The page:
Spring bird migration as a dispersal mechanism for the hemlock woolly adelgid
In eastern North America, the invasive hemlock woolly adelgid (Adelges tsugae Annand), has expanded northward at a pace that exceeds predictions from mechanistic models, suggesting successful long-distance dispersal despite the only viable dispersive phase being a flightless nymph, or “crawler.” We hypothesize that migrating birds may contribute to long-distance dispersal of crawlers by passively transporting them in their plumage during northward migration. We collected hemlock woolly adelgid crawlers from the plumage of wild birds in Connecticut hemlock forests in spring and summer 2016–2017 and evaluated the factors that influence crawler loads on wild birds. Of 456 birds examined, 40 individuals of 22 species carried adelgid crawlers. Crawler loads varied strongly over time, showing a mid-spring peak that mirrored the phenological pattern in crawler abundance. However, crawler load was not affected by either local crawler abundance at capture sites or the degree of bird species association with hemlock forests. To test whether dispersed crawlers could start new invasions, we experimentally simulated avian-assisted dispersal of adelgids onto uninfested nursery hemlocks. Although rare, crawlers placed on birds did settle successfully on experimental branches during the adelgid’s summer generation. Our study confirms that birds carry hemlock woolly adelgid crawlers most often during the period of peak spring songbird migration, and that crawlers can move off bird plumage to settle on hemlock foliage. Bird-mediated, long-distance dispersal of crawlers likely has played a key role in hemlock woolly adelgid spread, and with warming temperatures, this mechanism may continue to be important for future range expansion.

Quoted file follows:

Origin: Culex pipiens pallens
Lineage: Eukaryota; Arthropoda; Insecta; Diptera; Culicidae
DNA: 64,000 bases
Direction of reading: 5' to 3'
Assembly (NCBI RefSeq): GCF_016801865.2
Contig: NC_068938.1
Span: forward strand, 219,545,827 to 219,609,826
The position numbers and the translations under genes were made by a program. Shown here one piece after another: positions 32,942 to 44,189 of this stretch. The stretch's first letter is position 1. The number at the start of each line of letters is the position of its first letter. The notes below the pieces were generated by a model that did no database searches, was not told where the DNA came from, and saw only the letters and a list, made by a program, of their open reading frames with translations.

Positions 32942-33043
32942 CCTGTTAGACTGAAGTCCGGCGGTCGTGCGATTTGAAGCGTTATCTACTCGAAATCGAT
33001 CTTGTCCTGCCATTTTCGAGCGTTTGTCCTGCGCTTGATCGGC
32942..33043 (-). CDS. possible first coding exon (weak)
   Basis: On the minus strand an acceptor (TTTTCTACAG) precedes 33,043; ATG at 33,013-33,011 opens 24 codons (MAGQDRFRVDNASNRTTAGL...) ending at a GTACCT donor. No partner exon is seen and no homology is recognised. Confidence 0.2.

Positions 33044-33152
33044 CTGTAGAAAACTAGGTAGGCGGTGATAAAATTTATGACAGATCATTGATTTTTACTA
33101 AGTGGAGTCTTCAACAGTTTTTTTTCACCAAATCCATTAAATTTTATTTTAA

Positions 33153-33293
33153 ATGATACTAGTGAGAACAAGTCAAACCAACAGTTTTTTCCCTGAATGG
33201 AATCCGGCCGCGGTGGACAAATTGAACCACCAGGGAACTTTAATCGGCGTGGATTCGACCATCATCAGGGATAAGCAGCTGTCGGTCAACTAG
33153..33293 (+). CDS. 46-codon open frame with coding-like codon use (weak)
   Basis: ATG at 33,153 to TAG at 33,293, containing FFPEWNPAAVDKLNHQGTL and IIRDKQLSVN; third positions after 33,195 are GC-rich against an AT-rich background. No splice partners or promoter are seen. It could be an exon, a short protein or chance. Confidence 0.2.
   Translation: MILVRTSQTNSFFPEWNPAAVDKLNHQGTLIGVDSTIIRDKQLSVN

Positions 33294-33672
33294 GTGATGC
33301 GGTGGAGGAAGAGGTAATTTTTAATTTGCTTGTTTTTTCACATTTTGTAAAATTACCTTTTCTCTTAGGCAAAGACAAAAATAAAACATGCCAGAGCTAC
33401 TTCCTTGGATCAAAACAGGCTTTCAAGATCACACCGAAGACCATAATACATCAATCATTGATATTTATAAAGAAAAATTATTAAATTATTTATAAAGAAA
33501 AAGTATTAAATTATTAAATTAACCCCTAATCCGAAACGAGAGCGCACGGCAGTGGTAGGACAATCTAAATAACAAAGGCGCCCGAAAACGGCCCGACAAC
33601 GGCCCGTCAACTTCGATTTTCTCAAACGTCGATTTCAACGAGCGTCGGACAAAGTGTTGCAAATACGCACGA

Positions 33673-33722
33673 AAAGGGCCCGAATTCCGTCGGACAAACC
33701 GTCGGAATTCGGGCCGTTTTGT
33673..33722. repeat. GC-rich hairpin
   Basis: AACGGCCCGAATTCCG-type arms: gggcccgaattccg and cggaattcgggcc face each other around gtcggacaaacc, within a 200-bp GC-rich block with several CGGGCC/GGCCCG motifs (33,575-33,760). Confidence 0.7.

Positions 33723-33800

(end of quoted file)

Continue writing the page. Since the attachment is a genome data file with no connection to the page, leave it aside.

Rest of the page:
KeywordsAdelges tsugae Biotic interactions Phenology Invasive species Ectozoochory
Funding for this research came from the University of Connecticut IDEA and SURF Grant Programs, the Wilson Ornithological Society Jed Burtt Mentoring Grant and a Great Hollow Ecological Research Grant. We thank UConn Forest, Yale-Myers Forest, the Connecticut Agricultural Experiment Station, Great Hollow Nature Preserve, and Bent of the River Audubon Sanctuary for allowing us to conduct research on their property. We also thank Carole Cheah and Emmett Varricchio for aiding in the planting and watering of nursery hemlocks used in this study, and consultation during experiments. Thank you to Robert Bagchi and members of the UConn Bird Lab group for feedback on study design, statistical methods, and an early draft of this manuscript.
NJR and MWT conceived and designed the experiments. NJR performed the experiments with assistance of CSE and NPH. NJR and MWT analyzed the data. NJR wrote the first draft of the manuscript; all authors contributed to the final version.
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